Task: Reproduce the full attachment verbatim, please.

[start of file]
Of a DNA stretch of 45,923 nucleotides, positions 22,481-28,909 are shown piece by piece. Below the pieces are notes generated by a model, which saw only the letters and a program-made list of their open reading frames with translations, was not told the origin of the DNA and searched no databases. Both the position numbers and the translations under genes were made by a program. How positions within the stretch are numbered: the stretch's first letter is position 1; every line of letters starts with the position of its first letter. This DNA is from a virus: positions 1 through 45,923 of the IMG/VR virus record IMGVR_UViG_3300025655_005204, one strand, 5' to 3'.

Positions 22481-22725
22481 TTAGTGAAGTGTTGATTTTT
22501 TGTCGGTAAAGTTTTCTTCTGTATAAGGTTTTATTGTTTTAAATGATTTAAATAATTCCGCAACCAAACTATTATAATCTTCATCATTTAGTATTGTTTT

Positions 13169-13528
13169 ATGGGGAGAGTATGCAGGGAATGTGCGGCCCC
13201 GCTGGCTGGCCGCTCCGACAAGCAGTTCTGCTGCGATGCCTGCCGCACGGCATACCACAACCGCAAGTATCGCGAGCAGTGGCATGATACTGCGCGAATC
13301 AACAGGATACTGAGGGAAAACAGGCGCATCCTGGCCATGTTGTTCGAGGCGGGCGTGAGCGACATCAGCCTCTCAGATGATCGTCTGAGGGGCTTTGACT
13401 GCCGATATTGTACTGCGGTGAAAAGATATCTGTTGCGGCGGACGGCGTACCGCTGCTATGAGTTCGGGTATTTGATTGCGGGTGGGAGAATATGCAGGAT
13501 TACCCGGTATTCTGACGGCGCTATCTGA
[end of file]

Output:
Of a DNA stretch of 45,923 nucleotides, positions 22,481-28,909 are shown piece by piece. Below the pieces are notes generated by a model, which saw only the letters and a program-made list of their open reading frames with translations, was not told the origin of the DNA and searched no databases. Both the position numbers and the translations under genes were made by a program. How positions within the stretch are numbered: the stretch's first letter is position 1; every line of letters starts with the position of its first letter. This DNA is from a virus: positions 1 through 45,923 of the IMG/VR virus record IMGVR_UViG_3300025655_005204, one strand, 5' to 3'.

Positions 22481-22725
22481 TTAGTGAAGTGTTGATTTTT
22501 TGTCGGTAAAGTTTTCTTCTGTATAAGGTTTTATTGTTTTAAATGATTTAAATAATTCCGCAACCAAACTATTATAATCTTCATCATTTAGTATTGTTTT

Positions 13169-13528
13169 ATGGGGAGAGTATGCAGGGAATGTGCGGCCCC
13201 GCTGGCTGGCCGCTCCGACAAGCAGTTCTGCTGCGATGCCTGCCGCACGGCATACCACAACCGCAAGTATCGCGAGCAGTGGCATGATACTGCGCGAATC
13301 AACAGGATACTGAGGGAAAACAGGCGCATCCTGGCCATGTTGTTCGAGGCGGGCGTGAGCGACATCAGCCTCTCAGATGATCGTCTGAGGGGCTTTGACT
13401 GCCGATATTGTACTGCGGTGAAAAGATATCTGTTGCGGCGGACGGCGTACCGCTGCTATGAGTTCGGGTATTTGATTGCGGGTGGGAGAATATGCAGGAT
13501 TACCCGGTATTCTGACGGCGCTATCTGA